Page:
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The LiederNet Archive

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'Adieu, adieu! my native shore

Language: English

'Adieu, adieu! my native shore
    Fades o'er the waters blue; 
The Night-winds sigh, the breakers roar,
    And shrieks the wild sea-mew. 
Yon Sun that sets upon the sea
    We follow in his flight; 
Farewell awhile to him and thee,
    My native Land -- Good Night!

'A few short hours and He will rise
    To give the Morrow birth; 
And I shall hail the main and skies,
    But not my mother Earth. 
Deserted is my own good hall,
    Its hearth is desolate; 
Wild weeds are gathering on the wall;
    My dog howls at the gate.

'Come hither, hither, my little page!
    Why dost thou weep and wail? 
Or dost thou dread the billows' rage,
    Or tremble at the gale? 
But dash the tear-drop from thine eye;
    Our ship is swift and strong, 
Our fleetest falcon scarce can fly
    More merrily along.' --

'Let winds be shrill, let waves roll high,
    I fear not wave nor wind; 
Yet marvel not, Sir Childe, that I
    Am sorrowful in mind; 
For I have from my father gone,
    A mother whom I love, 
And have no friend, save these alone,
    But thee -- and one above.

'My father bless'd be fervently,
    Yet did not much complain; 
But sorely will my mother sigh
    Till I come back again.' -- 
'Enough, enough, my little lad!
    Such tears become thine eye; 
If I thy guileless bosom had,
    Mine own would not be dry. --

'Come hither, hither, my staunch yeoman,
    Why dost thou look so pale? 
Or dost thou dread a French foeman?
    Or shiver at the gale?'-- 
'Deem'st thou I tremble for my life?
    Sir Childe, I'm not so weak; 
But thinking on an absent wife
    Will blanch a faithful cheek.

'My spouse and boys dwell near thy hall,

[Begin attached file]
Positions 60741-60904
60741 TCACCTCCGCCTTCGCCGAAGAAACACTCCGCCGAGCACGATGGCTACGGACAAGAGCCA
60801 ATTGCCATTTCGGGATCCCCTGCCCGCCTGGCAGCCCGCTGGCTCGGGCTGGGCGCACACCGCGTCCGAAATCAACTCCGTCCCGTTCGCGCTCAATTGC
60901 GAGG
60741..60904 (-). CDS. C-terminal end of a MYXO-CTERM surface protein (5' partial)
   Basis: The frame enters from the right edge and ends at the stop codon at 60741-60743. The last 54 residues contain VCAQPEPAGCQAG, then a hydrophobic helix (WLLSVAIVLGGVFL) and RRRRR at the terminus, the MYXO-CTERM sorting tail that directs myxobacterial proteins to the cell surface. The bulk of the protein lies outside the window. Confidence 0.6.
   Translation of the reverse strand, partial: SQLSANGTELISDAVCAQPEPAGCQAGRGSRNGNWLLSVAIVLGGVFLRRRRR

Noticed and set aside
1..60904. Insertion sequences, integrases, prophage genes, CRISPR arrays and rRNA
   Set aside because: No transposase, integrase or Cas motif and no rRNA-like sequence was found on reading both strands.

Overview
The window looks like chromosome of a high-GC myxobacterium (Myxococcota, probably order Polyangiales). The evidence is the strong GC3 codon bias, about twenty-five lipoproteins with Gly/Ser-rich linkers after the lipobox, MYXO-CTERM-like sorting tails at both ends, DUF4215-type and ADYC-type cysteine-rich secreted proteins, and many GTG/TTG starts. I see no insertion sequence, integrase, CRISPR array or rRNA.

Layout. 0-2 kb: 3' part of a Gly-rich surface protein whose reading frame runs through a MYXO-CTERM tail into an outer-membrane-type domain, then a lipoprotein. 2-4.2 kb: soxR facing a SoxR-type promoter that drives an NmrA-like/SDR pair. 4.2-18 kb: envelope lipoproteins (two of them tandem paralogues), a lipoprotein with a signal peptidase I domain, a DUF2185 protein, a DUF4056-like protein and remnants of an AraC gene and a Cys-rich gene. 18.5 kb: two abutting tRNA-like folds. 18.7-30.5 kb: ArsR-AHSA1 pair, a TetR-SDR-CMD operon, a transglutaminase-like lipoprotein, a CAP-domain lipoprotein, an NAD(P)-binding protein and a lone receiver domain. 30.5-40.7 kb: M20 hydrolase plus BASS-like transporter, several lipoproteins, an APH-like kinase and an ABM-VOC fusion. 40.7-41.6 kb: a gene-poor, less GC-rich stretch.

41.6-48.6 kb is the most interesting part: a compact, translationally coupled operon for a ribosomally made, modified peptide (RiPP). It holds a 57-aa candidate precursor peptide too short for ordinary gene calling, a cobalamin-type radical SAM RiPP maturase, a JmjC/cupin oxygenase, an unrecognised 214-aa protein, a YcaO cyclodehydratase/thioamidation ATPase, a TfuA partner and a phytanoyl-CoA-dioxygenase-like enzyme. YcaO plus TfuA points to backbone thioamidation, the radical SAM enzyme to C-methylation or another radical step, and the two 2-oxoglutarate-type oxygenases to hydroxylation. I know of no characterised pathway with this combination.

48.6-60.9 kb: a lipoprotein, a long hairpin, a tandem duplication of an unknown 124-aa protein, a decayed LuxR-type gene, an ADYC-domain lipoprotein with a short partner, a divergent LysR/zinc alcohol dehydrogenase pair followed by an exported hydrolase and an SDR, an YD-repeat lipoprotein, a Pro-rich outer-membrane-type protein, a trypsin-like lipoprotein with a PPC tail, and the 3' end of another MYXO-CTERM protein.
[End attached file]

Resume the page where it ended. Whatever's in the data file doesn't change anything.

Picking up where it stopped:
Along the bordering lake, 
And when they on their father call,
    What answer shall she make?'-- 
'Enough, enough, my yeoman good,
    Thy grief let none gainsay; 
But I, who am of lighter mood,
    Will laugh to flee away.

'For who would trust the seeming sighs
    Of wife or paramour? 
Fresh feres will dry the bright blue eyes
    We late saw streaming o'er. 
For pleasures past I do not grieve,
    Nor perils gathering near; 
My greatest grief is that I leave
    No thing that claims a tear.

'And now I'm in the world alone,
    Upon the wide, wide sea; 
But why should I for others groan,
    When none will sigh for me? 
Perchance my dog will whine in vain,
    Till fed by stranger hands; 
But long ere I come back again
    He'd tear me where he stands.

'With thee, my bark, I'll swiftly go
    Athwart the foaming brine; 
Nor care what land thou bear'st me to,
    So not again to mine. 
Welcome, welcome, ye dark blue waves!
    And when you fail my sight, 
Welcome ye deserts, and ye caves!
    My native land -- Good Night!'


Translation(s): DAN FRE GER GER GER

List of language codes

C. Ives sets stanza 1

About the headline (FAQ)

Submitted by Emily Ezust [Administrator]

Authorship


Musical settings (art songs, Lieder, mélodies, (etc.), choral pieces, and other vocal works set to this text), listed by composer (not necessarily exhaustive)

Settings in other languages, adaptations, or excerpts:

  • Also set in Danish (Dansk), a translation by Anonymous/Unidentified Artist FRE GER ; composed by Peter Arnold Heise.
  • Also set in German (Deutsch), a translation by Anonymous/Unidentified Artist FRE ; composed by Karl Gottlieb Reissiger.
  • Also set in German (Deutsch), a translation by Anonymous/Unidentified Artist FRE ; composed by Heinrich Zöllner.
  • Also set in German (Deutsch), adapted by Otto Gildemeister (1823 - 1902) FRE ; composed by Karl Martin Reinthaler.

Other available translations, adaptations or excerpts, and transliterations (if applicable):


Text added to the website between May 1995 and September 2003.

Last modified: 2014-06-16 10:01:23

Line count: 80
Word count: 470

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